Tamerlane’s birthplace is not yet entirely ready to receive the tourists, but the raw ingredients are there
Tamerlane wasn’t born in Samarkand, but some 90 km further south in the town of Kesh, which he turned into the city of Shakhrisabz, named after the many green gardens that he commissioned. He built a gigantic palace, the Ak Serai (White Palace), of which only a small part still stands upright, and he – and his grandson, Uleg Beg – built mausoleums for the family, and mosques and madrasses. A visit to Shakhrisabz is a standard day trip from Samarkand, so we complied, and we rented a car and driver, together with a couple of Russian fellow travellers.
Our car was not just a car, no, we had a Volga, the 1980’s Soviet equivalent of the Mercedes Benz, large, spacious, velvet red pluche seat covers. A little slow perhaps, but, he, who cares, comfortably leaning back in those soft seats. The driver was initially very concerned that we didn’t speak Russian, but as soon as our travel companions had joined, he was perfectly happy again, and talked non-stop, dumping all his knowledge on Uzbekistan in a series of undisputable one-liners. Hmm, now the two hours it took to reach Shakhrisabz did look a little long, in fact.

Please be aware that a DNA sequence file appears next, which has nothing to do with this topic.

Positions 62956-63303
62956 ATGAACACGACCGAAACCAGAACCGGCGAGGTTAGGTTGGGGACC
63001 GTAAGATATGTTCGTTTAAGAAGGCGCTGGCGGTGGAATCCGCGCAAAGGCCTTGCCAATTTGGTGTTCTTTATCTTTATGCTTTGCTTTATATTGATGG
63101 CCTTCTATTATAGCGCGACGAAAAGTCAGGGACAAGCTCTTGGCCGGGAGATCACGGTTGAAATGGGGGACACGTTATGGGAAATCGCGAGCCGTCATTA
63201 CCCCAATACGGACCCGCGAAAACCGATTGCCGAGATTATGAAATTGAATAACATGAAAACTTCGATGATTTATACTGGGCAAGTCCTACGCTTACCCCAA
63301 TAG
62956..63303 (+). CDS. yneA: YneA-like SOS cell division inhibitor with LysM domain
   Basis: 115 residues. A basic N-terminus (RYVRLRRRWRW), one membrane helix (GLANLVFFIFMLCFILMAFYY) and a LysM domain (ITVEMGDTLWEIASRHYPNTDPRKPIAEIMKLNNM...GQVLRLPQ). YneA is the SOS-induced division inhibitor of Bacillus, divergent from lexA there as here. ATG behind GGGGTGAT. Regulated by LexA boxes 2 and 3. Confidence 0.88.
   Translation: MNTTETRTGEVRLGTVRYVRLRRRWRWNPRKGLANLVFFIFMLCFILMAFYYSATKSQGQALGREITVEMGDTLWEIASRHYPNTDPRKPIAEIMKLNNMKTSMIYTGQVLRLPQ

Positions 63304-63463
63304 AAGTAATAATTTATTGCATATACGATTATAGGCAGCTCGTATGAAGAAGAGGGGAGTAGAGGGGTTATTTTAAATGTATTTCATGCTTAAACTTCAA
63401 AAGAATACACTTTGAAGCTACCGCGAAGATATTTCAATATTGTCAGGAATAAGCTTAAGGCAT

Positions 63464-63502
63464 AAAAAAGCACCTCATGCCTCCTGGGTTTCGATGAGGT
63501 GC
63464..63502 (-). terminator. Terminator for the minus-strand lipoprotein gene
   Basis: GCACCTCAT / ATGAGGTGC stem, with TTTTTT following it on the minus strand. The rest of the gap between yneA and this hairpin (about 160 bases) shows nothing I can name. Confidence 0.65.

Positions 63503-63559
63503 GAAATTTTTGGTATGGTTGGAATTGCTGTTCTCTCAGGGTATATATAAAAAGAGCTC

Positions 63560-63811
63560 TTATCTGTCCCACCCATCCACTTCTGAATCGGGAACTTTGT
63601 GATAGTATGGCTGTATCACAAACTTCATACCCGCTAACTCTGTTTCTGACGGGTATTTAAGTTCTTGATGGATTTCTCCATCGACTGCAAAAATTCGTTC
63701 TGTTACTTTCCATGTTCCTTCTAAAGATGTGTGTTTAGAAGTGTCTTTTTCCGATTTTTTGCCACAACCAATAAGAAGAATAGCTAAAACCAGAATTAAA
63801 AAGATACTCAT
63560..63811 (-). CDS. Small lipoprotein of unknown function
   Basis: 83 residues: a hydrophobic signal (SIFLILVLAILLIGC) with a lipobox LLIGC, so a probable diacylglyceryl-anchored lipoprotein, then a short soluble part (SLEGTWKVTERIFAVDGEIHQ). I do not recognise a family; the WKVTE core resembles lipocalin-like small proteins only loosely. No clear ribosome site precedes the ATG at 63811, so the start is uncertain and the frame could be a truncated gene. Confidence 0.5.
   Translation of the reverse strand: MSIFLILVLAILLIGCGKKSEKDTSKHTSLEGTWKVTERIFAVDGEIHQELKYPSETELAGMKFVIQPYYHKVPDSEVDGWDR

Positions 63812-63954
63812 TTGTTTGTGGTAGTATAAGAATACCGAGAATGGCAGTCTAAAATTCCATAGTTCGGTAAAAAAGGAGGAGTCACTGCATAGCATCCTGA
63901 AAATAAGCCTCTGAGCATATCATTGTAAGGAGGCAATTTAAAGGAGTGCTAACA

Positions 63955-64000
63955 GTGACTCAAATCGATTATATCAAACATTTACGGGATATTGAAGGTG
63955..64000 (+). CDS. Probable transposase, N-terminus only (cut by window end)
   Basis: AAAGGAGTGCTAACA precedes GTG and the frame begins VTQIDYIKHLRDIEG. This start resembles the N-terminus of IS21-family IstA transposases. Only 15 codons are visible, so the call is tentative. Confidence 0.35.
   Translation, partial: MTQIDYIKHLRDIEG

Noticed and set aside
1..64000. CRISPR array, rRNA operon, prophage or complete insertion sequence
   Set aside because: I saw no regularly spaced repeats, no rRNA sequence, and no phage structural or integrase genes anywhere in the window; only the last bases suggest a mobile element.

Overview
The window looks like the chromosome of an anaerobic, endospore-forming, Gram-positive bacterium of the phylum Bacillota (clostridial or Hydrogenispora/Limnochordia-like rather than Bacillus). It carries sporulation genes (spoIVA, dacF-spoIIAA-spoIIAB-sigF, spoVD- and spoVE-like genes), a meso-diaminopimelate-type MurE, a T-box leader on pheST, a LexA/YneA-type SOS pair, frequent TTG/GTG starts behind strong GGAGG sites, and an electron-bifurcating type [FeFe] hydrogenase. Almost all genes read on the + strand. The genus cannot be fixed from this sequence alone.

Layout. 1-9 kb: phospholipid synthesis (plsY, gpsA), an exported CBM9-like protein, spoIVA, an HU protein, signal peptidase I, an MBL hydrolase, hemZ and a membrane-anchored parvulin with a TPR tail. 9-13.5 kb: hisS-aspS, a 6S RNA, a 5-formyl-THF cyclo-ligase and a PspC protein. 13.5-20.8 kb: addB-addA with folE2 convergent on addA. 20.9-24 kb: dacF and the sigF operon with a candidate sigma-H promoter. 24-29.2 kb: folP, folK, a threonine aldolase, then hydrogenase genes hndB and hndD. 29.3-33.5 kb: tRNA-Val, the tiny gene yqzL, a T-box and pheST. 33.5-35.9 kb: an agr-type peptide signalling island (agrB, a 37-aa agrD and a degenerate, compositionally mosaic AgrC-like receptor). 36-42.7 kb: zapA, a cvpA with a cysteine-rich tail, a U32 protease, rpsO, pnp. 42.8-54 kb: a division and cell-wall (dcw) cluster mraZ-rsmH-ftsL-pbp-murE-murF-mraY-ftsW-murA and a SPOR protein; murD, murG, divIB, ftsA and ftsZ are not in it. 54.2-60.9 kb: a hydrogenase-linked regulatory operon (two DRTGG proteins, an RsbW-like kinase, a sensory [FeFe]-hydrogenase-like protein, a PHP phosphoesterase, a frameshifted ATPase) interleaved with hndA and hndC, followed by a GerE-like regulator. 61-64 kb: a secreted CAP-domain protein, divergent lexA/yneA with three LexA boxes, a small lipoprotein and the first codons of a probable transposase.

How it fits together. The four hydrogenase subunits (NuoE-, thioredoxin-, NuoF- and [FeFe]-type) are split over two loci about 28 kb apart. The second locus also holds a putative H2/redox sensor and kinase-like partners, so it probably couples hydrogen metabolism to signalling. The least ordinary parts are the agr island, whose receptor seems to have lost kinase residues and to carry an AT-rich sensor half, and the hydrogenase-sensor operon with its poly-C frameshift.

Anyhow, we got there, in the end, without having strangled the driver. The trip took us across the Takthakarakta Pass, all of its 1675 meters high (about half of what our driver claimed it to be!), but views were obscured by haze, not very spectacular. Shakhrisabz turned out to be a construction site. Not so much the monuments, but the area around them was being turned in yet again a gigantic park – but hadn’t been finished yet, and was mostly a dusty sand pit. It being Friday, some of the mosques were used for prayer, and closed for us infidels.
Altogether perhaps a somewhat overrated destination. But a nice enough day out.